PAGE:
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Shootings leave tiny Southern Ontario town of Tamworth shaken

The province’s Special Investigations Unit is investigating Wednesday’s incident. The OPP said it was not a police shooting.

FRED THORNHILL/The Globe and Mail

The family that found a crazed, bloodied man announcing a murder on their doorstep is now preparing that same man's funeral, just one of the many ripples that ran through the tiny Ontario town of Tamworth in the aftermath of a rampage that left two dead and two injured.

At the Hannah funeral home, Brenda Hannah said she had spoken to the executor of Morton Lewis's estate about the arrangements for Mr. Lewis's burial. She has not yet heard anything about a funeral for Charles MacLeod Thomas, known in the community as MacLeod.

"We will be looking after Mr. Lewis's arrangements. I don't know about the other fellow. We haven't received a call about him," Ms. Hannah said.

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On Wednesday afternoon, Ms. Hannah was sitting in the office when a red pickup truck pulled up outside. Mr. Lewis, a trapper and local handyman, came charging up to their screen door, pulling at the handle and trying to get in. He was shouting incoherently. Ms. Hannah's husband was about to let him in, until he noticed the blood on the man's face and sweater. Then Mr. Lewis said, "MacLeod has been murdered," ran back to his truck and sped away, Ms. Hannah said.

A few minutes later, Mr. Lewis encountered Karen Cassidy on the road and allegedly attacked her – ramming her vehicle, running her off the road, then getting out and smashing her car window. He then apparently climbed into her car and tried to choke her. At one point, her father told The Napanee Guide, Ms. Cassidy said, "Don't kill me, I have children." Mr. Lewis allegedly replied, "So do I – and I've already killed somebody."

Ms. Cassidy suffered a broken ankle and is awaiting surgery at a Kingston hospital. She is currently on leave from her job as a public-school teacher in Deseronto. Her father said she was in good spirits Friday, despite the shock of what she'd been through.

"She's doing excellent," said her father, Ken Kilpatrick.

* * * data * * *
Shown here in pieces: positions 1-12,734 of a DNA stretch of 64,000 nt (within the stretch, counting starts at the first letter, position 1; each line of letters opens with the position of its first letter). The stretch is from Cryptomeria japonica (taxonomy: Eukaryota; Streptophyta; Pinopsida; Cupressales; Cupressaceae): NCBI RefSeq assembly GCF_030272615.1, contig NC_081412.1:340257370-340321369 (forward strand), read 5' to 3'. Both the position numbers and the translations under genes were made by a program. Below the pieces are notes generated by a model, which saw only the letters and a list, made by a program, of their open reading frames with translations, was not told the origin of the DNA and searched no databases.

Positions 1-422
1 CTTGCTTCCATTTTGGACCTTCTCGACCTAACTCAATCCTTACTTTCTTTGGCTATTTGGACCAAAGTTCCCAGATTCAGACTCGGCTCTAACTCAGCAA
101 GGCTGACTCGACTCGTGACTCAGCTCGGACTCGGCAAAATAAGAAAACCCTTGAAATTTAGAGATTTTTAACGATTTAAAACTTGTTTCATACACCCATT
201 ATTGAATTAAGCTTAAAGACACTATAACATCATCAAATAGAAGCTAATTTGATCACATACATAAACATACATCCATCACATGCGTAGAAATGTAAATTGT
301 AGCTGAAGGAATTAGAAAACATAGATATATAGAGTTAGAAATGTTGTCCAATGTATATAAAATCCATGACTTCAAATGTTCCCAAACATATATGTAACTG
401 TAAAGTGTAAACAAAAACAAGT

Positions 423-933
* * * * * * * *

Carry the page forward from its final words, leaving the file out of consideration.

Local firefighter Chase Wayte, who was shot, allegedly by Mr. Lewis, outside the town's post office, is recovering well, according to his mother. She said he did not wish to speak to the media but that he was now out of hospital. Mr. Wayte was shot in the arm. It's not clear whether he was responding in his capacity as a firefighter or whether it was just a chance encounter with Mr. Lewis.

"My understanding was that he was shot while sitting in his truck in front of the post office," Ms. Hannah said.

Mr. Lewis apparently also threatened post-office employee Kate McDonald, pointing his gun at her but not firing.

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Mr. Lewis, 59, was found dead inside his pickup shortly after. The province's Special Investigations Unit is investigating the circumstances of his death. The OPP said it was not a police shooting.

An acquaintance said that Mr. Lewis was in a dispute over trapping rights with Mr. Thomas, an eccentric man described as a hermit by locals. Mr. Thomas had been living in a barn ever since his home burned down a few years ago. Mr. Lewis trapped beaver and muskrat and fishers in the area, and had recently mentioned he was locked in a fight with a man who lived in a barn, the acquaintance said.

Everyone in town knew Mr. Lewis, a man who lived just west of Tamworth, a town of 500 north of Napanee. Robert Storring, a real estate agent, knew both Mr. Lewis and Mr. Thomas, the man he killed. Mr. Storring described Mr. Thomas as a recluse.

"He didn't like people very much. He would just as soon people leave him alone," he said. "He didn't socialize with a lot of people but he did with Morton Lewis."

Mr. Lewis was also a quiet man, Mr. Storring said.

"If he came in here and sat down and talked to us, you could talk to him. He spoke quietly … but if you said the wrong thing, it was like you set him off. You could literally see him bristle. He was pretty short-fused, I think."

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At the funeral home Ms. Hannah said she was feeling more settled Friday after her brush with danger but still couldn't explain the killing.

"Everybody's just baffled. Shocked. It doesn't make any sense," Ms. Hannah said.

"We've been in touch with lots of people in the community and everybody's sort of commiserating."

Mr. Thomas once lived in a ramshackle house with cracks in the walls you could see daylight through. That house is gone now, and Mr. Thomas had been living in the barn. Mr. Storring said he isn't sure what Mr. Thomas' profession might have been, but the man had been around. "He travelled all over the place," Mr. Storring said. "He had stuff from all over the world."

At the A-1 Corner Store, Terry Allison had served a steady stream of reporters from far and wide.

"I'll be glad when the day is over," she said, "and things get back to normal. You don't expect this sort of stuff in this town. It's Tamworth. That's about all I can say."

Claude Scilley is a freelance writer.

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Demographics Reporter

Joe Friesen writes about immigration, population, culture and politics. He was previously the Globe's Prairie bureau chief. More

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